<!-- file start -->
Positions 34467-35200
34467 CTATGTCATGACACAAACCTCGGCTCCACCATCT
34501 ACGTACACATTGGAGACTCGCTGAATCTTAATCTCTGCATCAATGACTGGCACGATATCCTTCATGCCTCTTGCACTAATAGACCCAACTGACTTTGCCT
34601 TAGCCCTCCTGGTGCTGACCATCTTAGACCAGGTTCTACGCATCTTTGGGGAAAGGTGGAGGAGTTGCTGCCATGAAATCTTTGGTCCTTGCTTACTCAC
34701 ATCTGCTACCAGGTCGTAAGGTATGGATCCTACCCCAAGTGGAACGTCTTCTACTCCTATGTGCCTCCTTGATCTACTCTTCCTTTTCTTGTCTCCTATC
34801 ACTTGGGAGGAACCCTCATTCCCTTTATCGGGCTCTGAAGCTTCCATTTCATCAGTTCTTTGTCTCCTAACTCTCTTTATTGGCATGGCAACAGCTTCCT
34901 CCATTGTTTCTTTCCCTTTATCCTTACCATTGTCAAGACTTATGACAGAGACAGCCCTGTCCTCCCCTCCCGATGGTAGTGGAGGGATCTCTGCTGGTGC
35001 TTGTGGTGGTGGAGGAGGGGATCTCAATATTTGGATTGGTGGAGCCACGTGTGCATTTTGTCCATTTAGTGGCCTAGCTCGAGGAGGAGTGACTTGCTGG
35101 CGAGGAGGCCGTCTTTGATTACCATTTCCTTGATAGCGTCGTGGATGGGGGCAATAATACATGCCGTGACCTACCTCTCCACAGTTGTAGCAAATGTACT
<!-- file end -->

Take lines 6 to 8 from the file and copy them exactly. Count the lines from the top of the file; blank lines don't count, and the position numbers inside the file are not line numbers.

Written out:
34801 ACTTGGGAGGAACCCTCATTCCCTTTATCGGGCTCTGAAGCTTCCATTTCATCAGTTCTTTGTCTCCTAACTCTCTTTATTGGCATGGCAACAGCTTCCT
34901 CCATTGTTTCTTTCCCTTTATCCTTACCATTGTCAAGACTTATGACAGAGACAGCCCTGTCCTCCCCTCCCGATGGTAGTGGAGGGATCTCTGCTGGTGC
35001 TTGTGGTGGTGGAGGAGGGGATCTCAATATTTGGATTGGTGGAGCCACGTGTGCATTTTGTCCATTTAGTGGCCTAGCTCGAGGAGGAGTGACTTGCTGG